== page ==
“They were horrible, horrible people. I mean, his cousin eventually came around, but his uncle and aunt were... They wanted nothing to do with magic, and punished Harry terribly for it. I can’t help but fear William’s situation is similar.” 

Narcissa could not supress a shiver. The magic-hating Muggle was much too close to her family’s warped rhetoric for comfort, and she could tell Hermione understood it immediately.  

Hermione returned Narcissa’s intense gaze. “We need to keep an eye on him.” She left a silent question to hang in the air, hoping that Narcissa would be able to capture it without the need for words to explain it.  

She was not disappointed. “I would truly appreciate your help in this matter, Hermione.” 

Hermione smiled, albeit a little sadly.  

“You have it.” 




Chapter Text

“Thank you so much for doing this, Harry.” Hermione said gratefully as she and The-Boy-Who-Lived nursed healthy doses of Ogden’s Finest at the Hog’s Head. Harry merely waved her off with a sad smile, his unkempt hair swaying with the shake of his head.  

“No worries” he slurred a bit. Perhaps they had overindulged; thankfully the Ministry’s Star Auror would not be needing to drunkenly Apparate back to his home – Abeforth had been kind enough to keep his Floo open. “Susan’s one of my bessst. She’s certainly better than any of those daft bureaucrat bastards at WiSer”.  

Hermione raised her drink to that, and Harry mirrored her; they downed them simultaneously after a short moment of inebriated contemplation. She had spent the better part of an hour detailing the newest developments concerning William White, and her reasons for wanting someone better than the usual WiSer fare on the case. To her dismay, Harry had told her the same as McGonagall, but the silver lining was that he was not above pulling some Chosen One strings to do a little more.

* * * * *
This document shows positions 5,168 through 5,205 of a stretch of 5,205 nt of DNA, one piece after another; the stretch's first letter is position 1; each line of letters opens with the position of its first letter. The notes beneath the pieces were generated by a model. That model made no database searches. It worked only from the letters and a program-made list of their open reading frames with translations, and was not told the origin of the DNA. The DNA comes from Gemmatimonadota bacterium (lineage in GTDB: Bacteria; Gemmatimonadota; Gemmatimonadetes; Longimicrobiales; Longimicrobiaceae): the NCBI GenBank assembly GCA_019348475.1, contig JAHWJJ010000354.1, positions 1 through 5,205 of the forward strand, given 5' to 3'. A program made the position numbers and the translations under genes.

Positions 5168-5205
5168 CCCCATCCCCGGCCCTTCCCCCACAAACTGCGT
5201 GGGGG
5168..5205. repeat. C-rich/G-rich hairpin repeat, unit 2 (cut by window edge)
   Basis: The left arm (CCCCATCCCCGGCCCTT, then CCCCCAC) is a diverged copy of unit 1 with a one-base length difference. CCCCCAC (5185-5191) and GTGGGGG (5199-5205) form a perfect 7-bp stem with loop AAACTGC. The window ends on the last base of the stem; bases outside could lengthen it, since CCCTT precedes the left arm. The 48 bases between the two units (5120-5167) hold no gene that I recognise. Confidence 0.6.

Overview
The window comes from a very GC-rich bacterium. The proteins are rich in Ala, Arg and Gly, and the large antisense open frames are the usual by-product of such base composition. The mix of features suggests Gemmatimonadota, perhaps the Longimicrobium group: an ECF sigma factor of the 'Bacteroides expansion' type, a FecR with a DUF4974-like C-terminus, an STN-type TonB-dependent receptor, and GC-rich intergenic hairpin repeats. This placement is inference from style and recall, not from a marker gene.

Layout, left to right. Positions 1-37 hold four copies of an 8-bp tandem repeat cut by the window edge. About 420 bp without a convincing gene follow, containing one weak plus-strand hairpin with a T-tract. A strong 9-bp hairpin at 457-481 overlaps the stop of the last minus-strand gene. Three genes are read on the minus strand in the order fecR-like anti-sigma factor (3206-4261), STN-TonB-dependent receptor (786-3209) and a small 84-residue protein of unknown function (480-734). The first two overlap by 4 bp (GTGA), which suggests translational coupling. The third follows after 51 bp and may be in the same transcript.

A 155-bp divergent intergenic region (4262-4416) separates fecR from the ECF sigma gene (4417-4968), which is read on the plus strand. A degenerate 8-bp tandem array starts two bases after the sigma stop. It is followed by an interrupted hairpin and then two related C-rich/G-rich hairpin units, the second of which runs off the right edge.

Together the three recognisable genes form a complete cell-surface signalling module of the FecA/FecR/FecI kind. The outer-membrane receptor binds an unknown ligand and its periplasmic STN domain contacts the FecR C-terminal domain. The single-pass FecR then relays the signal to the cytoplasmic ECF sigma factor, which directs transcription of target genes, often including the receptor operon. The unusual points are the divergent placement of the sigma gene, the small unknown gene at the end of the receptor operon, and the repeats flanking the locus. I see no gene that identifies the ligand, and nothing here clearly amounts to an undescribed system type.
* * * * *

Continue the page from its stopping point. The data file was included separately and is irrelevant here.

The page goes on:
Hence why Auror Susan Bones had a new assignment. Part of Hermione felt a fraction of guilt – surely there were better assignments for such a talented member of Magical Law Enforcement. Harry, however, had dismissed her concerns; Bones had just returned from a rather rough stint tracking a network of traders dealing with the Dark Arts, so he guaranteed she would like the relative peace of watching a Muggle household for a little while.  

“Really, can’t thank you enough” she babbled. Harry rolled his eyes.  

“It’s the least I can do” He said, eyeing his empty glass with unnatural interest. “Part of me wants to march up there and give those people a piece of my mind... Or at least come hang with this William kid and give him a fair bit of advice. I felt what he felt on my own skin.” 

Hermione sighed, running a comforting hand down Harry’s back. The Wizarding world at large had no idea how badly their Golden Boy had been treated as a child, and Harry preferred it that way. If anyone questioned his incredibly charitable donations to wizarding and Muggle orphanages, they probably chalked it up to his memory of James and Lilly, or his desire to honour his godson’s parents somehow. Which was just as well.  

“I know” she agreed. “I don’t want him to go back to that when the term is over.” 

Harry perked up. “Maybe we can do something about that. I could talk to him, make sure there is a wish to get out... He could come stay with me, at Grimmauld.”